B-DNA structure and stability: the role of hydrogen bonding, π-π Stacking interactions, twist-angle, and solvation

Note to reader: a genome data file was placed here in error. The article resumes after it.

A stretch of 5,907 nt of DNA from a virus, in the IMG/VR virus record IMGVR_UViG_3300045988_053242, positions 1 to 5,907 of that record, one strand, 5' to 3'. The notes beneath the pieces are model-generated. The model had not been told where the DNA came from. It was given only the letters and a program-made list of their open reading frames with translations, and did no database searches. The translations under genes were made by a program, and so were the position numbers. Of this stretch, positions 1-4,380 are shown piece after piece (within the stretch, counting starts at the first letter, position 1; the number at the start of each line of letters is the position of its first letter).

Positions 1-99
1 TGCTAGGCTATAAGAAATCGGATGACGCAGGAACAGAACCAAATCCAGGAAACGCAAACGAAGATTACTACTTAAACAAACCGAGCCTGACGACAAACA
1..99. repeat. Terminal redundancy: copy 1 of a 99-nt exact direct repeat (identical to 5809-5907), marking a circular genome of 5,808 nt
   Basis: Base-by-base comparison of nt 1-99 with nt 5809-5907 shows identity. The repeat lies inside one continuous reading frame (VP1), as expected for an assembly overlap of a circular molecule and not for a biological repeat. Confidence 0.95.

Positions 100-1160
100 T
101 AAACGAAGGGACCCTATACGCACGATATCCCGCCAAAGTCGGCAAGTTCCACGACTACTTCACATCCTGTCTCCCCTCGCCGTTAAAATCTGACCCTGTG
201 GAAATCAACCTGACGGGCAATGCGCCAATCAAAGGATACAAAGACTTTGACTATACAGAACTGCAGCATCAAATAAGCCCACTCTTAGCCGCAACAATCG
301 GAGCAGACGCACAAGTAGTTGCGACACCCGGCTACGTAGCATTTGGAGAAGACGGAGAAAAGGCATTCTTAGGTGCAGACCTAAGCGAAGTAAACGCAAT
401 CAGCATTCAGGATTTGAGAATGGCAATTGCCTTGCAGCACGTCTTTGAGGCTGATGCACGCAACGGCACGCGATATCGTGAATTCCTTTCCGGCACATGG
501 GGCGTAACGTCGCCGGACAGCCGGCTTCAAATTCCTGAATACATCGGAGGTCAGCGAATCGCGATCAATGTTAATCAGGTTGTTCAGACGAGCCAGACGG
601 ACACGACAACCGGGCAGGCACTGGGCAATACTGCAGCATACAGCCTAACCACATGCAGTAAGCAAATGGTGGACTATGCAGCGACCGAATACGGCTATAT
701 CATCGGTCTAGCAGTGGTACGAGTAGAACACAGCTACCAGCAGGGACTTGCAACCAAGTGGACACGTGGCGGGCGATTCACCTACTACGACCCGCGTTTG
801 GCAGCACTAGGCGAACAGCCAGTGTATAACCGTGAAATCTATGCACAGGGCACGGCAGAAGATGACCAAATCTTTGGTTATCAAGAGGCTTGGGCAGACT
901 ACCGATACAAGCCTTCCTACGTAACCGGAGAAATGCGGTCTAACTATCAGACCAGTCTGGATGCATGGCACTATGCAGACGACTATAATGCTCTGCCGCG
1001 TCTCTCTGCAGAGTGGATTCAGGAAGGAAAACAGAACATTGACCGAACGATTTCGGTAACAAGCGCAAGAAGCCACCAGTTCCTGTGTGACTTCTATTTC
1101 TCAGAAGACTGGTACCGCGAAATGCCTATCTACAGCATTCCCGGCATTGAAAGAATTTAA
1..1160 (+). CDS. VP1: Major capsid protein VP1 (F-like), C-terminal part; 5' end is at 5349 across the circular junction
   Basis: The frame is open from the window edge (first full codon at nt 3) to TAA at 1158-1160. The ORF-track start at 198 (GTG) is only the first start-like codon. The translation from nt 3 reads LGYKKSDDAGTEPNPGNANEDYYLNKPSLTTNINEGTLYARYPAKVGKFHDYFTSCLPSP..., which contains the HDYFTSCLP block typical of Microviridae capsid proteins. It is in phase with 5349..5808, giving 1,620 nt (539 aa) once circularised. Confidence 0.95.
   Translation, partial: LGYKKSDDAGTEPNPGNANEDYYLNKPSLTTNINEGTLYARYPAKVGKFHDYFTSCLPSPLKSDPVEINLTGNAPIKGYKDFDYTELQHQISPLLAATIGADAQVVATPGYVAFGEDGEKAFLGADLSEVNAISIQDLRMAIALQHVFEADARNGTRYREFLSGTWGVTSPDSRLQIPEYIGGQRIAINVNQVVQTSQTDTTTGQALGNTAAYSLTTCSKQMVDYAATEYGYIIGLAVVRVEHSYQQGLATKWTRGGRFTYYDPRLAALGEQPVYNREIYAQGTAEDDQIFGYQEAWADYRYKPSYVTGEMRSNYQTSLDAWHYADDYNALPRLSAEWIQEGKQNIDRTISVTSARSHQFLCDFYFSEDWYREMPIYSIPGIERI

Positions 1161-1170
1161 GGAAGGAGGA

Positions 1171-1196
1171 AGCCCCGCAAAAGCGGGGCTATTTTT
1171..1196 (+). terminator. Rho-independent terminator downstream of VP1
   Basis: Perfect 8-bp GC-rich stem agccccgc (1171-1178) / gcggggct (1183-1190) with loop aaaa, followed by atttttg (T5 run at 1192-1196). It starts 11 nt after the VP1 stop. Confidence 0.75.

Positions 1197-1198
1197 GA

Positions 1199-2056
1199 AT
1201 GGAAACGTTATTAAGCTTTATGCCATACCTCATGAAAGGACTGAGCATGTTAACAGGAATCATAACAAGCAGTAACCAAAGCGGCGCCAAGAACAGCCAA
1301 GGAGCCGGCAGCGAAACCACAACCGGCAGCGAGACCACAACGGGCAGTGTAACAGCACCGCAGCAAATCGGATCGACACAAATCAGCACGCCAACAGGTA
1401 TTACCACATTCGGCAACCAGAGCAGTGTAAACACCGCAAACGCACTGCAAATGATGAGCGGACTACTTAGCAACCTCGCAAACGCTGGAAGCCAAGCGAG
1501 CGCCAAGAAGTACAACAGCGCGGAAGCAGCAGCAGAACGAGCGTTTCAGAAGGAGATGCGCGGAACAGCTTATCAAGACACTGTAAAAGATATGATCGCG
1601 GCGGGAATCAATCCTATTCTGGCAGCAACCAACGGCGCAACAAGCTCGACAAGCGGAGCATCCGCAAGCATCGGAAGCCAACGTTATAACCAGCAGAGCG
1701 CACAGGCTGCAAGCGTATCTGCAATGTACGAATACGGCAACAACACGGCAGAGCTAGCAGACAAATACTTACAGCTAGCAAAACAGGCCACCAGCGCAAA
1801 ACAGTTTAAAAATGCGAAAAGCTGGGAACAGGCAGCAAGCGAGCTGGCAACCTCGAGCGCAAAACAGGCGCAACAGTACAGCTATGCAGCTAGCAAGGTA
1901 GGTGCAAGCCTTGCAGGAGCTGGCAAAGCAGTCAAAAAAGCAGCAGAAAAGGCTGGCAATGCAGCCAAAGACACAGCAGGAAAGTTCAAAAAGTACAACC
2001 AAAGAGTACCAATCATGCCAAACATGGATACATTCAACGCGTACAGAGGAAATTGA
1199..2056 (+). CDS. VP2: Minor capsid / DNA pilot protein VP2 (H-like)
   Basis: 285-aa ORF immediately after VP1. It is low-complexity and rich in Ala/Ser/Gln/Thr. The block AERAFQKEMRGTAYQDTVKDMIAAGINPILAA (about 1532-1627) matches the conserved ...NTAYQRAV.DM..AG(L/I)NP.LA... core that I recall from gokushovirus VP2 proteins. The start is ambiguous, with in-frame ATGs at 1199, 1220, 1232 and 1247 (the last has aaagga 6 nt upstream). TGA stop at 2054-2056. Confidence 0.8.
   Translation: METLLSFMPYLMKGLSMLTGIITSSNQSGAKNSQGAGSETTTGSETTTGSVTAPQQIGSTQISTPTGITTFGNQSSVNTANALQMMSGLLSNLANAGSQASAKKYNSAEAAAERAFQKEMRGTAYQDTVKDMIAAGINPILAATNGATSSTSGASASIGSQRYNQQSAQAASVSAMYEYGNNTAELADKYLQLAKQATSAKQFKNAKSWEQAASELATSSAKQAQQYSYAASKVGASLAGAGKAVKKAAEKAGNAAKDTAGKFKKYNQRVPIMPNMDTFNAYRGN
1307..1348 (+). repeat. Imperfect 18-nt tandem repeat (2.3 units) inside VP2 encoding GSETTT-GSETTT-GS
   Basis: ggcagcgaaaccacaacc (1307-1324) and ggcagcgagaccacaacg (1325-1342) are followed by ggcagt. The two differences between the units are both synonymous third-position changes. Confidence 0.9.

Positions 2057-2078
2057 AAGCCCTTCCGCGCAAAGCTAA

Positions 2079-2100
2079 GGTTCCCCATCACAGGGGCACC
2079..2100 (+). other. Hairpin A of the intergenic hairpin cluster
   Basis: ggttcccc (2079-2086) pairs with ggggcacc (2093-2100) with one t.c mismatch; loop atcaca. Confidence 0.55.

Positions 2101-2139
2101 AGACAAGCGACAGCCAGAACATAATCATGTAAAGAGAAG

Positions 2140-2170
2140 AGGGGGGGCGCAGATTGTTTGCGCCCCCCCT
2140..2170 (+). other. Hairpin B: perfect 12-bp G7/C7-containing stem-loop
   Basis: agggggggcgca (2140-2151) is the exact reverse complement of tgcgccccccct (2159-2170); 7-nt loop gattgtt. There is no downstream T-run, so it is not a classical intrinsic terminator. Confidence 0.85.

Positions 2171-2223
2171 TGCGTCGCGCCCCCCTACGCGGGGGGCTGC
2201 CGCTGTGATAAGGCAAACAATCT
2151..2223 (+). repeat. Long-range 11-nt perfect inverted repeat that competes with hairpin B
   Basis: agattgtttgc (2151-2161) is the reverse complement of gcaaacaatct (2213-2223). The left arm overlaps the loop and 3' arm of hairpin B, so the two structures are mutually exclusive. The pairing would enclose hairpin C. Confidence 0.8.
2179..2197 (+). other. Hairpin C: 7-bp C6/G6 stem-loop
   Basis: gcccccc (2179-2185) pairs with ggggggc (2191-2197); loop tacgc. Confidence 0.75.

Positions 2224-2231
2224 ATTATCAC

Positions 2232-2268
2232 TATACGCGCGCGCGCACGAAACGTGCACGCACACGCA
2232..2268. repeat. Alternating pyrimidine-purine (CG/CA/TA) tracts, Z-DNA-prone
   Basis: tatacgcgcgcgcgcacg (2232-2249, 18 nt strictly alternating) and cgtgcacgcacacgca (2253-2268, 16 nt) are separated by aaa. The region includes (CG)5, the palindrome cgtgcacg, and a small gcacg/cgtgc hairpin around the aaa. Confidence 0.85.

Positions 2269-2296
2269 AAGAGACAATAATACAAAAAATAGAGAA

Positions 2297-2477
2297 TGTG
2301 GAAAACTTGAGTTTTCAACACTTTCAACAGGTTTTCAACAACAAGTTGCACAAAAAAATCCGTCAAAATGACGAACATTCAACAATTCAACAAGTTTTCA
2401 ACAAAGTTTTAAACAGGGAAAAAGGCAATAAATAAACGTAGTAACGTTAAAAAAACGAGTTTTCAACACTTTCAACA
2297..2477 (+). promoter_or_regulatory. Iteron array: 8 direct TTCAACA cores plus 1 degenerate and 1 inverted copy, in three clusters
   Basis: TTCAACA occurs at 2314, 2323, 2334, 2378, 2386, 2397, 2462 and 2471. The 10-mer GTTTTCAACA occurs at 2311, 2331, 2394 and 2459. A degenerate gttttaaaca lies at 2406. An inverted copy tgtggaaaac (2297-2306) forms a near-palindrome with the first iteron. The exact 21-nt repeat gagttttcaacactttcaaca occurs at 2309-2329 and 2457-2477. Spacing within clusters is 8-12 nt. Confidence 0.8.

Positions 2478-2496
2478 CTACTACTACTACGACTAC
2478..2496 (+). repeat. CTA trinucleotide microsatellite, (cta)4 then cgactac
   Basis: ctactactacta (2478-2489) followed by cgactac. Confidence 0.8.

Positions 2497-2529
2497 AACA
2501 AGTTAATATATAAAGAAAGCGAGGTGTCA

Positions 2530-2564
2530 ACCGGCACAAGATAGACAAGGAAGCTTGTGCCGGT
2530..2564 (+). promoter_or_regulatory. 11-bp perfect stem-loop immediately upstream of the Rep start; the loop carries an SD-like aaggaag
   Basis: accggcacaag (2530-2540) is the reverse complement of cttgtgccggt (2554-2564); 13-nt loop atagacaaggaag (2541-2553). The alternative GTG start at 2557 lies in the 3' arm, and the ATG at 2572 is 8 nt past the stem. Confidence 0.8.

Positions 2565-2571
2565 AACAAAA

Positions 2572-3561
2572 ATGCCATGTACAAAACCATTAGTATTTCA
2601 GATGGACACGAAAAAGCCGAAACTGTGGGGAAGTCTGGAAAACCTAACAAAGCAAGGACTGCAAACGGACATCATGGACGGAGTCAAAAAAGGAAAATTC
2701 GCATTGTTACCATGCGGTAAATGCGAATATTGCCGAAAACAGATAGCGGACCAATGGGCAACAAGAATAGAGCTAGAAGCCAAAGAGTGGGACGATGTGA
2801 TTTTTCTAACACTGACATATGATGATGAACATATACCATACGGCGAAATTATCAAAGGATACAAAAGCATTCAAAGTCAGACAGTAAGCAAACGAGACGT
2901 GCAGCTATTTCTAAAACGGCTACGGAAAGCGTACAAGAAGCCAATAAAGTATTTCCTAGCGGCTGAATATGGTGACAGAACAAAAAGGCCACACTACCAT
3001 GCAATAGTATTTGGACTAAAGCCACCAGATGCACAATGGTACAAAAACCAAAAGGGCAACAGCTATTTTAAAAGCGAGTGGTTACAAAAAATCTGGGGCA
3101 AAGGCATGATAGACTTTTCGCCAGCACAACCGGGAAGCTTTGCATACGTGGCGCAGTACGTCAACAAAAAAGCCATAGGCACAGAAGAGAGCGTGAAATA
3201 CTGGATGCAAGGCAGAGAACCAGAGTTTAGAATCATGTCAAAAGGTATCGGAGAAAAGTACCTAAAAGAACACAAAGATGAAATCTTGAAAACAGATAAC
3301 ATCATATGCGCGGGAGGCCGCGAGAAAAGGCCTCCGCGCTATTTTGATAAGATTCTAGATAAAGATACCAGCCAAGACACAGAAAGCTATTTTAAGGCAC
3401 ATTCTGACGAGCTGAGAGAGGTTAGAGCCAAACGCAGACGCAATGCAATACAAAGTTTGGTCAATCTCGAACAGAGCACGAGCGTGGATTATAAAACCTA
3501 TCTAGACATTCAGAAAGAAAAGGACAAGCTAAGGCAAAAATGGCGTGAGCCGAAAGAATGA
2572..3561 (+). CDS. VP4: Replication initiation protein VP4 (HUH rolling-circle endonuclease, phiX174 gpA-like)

We have computationally investigated the structure and stability of B-DNA. To this end, we have analyzed the bonding in a series of 47 stacks consisting of two base pairs, in which the base pairs cover the full range of natural Watson-Crick pairs, mismatched pairs, and artificial DNA base pairs. Our analyses provide detailed insight into the role and relative importance of the various types of interactions, such as, hydrogen bonding, π-π stacking interactions, and solvation/desolvation. Furthermore, we have analyzed the functionality of the twist-angle on the stability of the structure. Interestingly, we can show that all stacked base pairs benefit from a stabilization by 6 to 12 kcal mol-1 if stacked base pairs are twisted from 0° to 36°, that is, if they are mutually rotated from a congruent superposition to the mutually twisted stacking configuration that occurs in B-DNA. This holds especially for stacked AT pairs but also for other stacked base pairs, including GC. The electronic mechanism behind this preference for a twisted arrangement depends on the base pairs involved. We also show that so-called "diagonal interactions" (or cross terms) in the stacked base pairs are crucial for understanding the stability of B-DNA, in particular, in GC-rich sequences ​
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